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Advice Column: What about the Bad Stuff?

Question:


Some pretty bad stuff happened to me growing up and I’ve been thinking about writing and publishing a memoir. But I’m worried no one wants to read about the bad stuff.


Answer:


Putting your experiences on paper, especially the ones related to loss, pain, and grief, is always

helpful to the soul, but also very hard to do.


Let’s start by looking at the memoir genre.


It’s important to differentiate between an autobiography and a memoir.


An autobiography is the telling of your life story in a chronological and factual way.


A memoir is the telling of a critical time in your life, not your entire life. It focuses on the parts

of your life that will resonate with readers. It’s not facts and events, it’s intimacy and emotional

truth. Memoirs are theme-based, your readers will be interested in that theme, not necessarily the details of your life.


In a recent interview in the New Yorker, J. R. Moehringer, the ghost writer for Prince Harry’s

memoir, Spare, said, “that’s half the art of memoir, leaving stuff out…strange as it may seem,

memoir isn’t about you. It isn’t even the story of your life. It’s a story carved from your life, a

particular series of events chosen because they have the greatest resonance for the widest range

of people.”


We all learned a lot from James Frey’s memoir, A Million Little Pieces, where much of what he

wrote never happened. That revelation resulted in the genre being labeled creative nonfiction.

Focus on nonfiction. What you write about has to have happened to be considered memoir. The

style in which you tell it is up to you.


Writing about an extremely difficult time in your life is going to stir up a lot, so be prepared. You

may need to write several versions in order to get through the feelings — rage, hurt, betrayal,

grief — so that you can write from the heart but not for revenge. Moehringer also talks about

writing the story in an inclusive way, citing how in Angela’s Ashes, Frank McCourt wrote about

the people in his life, mother, father, siblings, as fallible humans all trying to get through life as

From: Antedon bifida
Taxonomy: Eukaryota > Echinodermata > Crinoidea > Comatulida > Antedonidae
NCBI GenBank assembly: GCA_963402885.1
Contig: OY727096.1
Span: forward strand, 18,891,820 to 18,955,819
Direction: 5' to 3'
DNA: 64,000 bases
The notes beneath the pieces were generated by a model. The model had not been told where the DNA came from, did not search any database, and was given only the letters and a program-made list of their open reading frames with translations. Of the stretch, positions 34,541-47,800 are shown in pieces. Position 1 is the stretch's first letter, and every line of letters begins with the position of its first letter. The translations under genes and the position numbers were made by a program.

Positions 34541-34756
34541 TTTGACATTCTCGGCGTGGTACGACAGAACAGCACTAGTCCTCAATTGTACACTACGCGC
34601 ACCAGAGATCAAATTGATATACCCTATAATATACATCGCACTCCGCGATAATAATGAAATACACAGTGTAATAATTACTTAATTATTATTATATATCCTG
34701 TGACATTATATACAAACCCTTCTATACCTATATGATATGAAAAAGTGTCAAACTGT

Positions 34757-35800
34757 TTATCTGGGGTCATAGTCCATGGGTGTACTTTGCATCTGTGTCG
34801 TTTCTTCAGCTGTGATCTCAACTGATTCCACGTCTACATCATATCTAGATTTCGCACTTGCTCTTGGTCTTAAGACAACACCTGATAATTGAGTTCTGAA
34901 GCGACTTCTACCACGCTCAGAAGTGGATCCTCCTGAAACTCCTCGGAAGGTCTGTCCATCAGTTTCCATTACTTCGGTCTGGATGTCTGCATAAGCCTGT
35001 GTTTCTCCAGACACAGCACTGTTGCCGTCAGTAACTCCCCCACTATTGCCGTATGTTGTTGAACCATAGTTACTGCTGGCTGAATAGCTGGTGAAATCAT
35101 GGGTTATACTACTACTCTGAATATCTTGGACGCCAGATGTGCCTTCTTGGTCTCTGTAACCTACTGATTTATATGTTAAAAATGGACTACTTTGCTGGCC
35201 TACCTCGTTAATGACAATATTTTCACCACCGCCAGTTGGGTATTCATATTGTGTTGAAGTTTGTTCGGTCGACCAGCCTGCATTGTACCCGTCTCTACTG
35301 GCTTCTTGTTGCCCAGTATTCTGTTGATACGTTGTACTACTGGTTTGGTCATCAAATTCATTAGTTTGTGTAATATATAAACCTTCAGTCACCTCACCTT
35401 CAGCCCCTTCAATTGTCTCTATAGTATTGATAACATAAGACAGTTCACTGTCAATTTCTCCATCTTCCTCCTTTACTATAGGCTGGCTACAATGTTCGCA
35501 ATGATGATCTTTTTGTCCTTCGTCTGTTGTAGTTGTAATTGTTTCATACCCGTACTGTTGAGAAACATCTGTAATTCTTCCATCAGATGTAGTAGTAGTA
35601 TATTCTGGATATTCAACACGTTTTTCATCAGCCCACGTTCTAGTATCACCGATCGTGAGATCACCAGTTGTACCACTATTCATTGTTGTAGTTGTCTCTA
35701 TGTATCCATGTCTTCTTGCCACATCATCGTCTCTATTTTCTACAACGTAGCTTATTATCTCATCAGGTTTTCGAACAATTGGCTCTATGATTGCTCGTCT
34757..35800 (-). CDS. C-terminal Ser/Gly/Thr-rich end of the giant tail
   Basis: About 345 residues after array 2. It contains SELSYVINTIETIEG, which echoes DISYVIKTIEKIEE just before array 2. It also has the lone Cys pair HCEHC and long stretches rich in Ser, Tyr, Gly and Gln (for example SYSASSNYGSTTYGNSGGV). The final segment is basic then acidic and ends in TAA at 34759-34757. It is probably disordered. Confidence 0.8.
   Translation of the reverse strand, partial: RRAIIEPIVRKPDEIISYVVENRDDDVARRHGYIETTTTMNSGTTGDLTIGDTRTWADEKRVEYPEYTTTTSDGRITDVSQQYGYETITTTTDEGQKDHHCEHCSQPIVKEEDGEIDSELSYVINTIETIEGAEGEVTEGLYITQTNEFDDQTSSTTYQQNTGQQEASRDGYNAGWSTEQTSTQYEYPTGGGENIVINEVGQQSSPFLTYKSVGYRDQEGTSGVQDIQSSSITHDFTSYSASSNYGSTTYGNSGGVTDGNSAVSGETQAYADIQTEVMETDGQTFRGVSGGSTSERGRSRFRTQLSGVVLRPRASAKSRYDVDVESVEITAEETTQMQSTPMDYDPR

best they can.


Will people want to read about the rough times you’ve been through? It all depends on how you

write it. Jeannette Walls opens her best-selling childhood memoir, The Glass Castle, in the

present day as she’s riding in a limo in New York and sees her mother dumpster diving. Did she

give away the story? Not to me. Instead, she enabled me to read about the rough times because I

knew in the end she persevered.


If you’ve come this far, you must have resiliency. A reader will go along for the ride if they

know up front that you ‘survived.’


I write mystery and when my most recent book, Mystery at Windswept Farm, was released, a

woman reached out to me and said mine was the first book she’d been able to complete in four

years. After battling cancer and losing three of the most important people in her life, she had lost her ability to concentrate long enough to complete a book. I thought about why that may be. My conclusion is she trusted me. Even though I write murder mysteries, she trusted I wouldn’t take her somewhere she wasn’t prepared to go.


That’s how I look at it now. As writers we are engaging in a contract with our readers. I want my

readers to trust from the beginning that I’ll tell a good story, and close with a satisfying ending.

You can do that too.


Mémoire means memory/reminisce in French. Try to take that to heart while writing. You are no

longer in that situation. You made it. Remember, you are the hero of this story, as well as the

author. So reminisce, be the narrator, write from the heart, but with civility and artistry. If you

write that book, your readers will endure the bad stuff right along with you.


Good Luck!


And send me the link when it’s published!!!

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